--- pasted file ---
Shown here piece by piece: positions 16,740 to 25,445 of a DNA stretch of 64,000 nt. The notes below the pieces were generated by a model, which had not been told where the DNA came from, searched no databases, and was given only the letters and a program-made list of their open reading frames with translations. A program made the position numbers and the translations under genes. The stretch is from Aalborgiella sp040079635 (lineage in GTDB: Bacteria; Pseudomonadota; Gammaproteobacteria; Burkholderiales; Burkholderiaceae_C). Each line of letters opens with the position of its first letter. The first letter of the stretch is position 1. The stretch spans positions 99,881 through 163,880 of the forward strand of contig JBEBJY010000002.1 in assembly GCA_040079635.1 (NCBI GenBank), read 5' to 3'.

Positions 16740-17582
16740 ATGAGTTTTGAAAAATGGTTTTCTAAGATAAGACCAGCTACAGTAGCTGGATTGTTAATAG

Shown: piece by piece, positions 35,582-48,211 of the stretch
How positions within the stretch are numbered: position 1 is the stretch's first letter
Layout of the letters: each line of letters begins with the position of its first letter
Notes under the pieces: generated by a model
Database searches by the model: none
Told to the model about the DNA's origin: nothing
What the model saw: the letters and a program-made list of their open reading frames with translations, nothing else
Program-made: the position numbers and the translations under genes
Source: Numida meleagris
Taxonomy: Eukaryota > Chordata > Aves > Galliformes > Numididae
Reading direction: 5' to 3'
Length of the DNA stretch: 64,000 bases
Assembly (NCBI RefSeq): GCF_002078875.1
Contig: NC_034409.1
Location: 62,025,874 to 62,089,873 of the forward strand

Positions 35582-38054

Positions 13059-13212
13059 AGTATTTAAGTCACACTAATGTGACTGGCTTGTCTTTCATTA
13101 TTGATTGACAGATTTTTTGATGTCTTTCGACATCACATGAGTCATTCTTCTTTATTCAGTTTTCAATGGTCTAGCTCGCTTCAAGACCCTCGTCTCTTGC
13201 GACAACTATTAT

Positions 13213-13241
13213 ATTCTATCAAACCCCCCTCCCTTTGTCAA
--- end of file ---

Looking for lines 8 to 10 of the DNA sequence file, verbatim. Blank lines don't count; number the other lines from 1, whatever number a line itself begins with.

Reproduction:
Database searches by the model: none
Told to the model about the DNA's origin: nothing
What the model saw: the letters and a program-made list of their open reading frames with translations, nothing else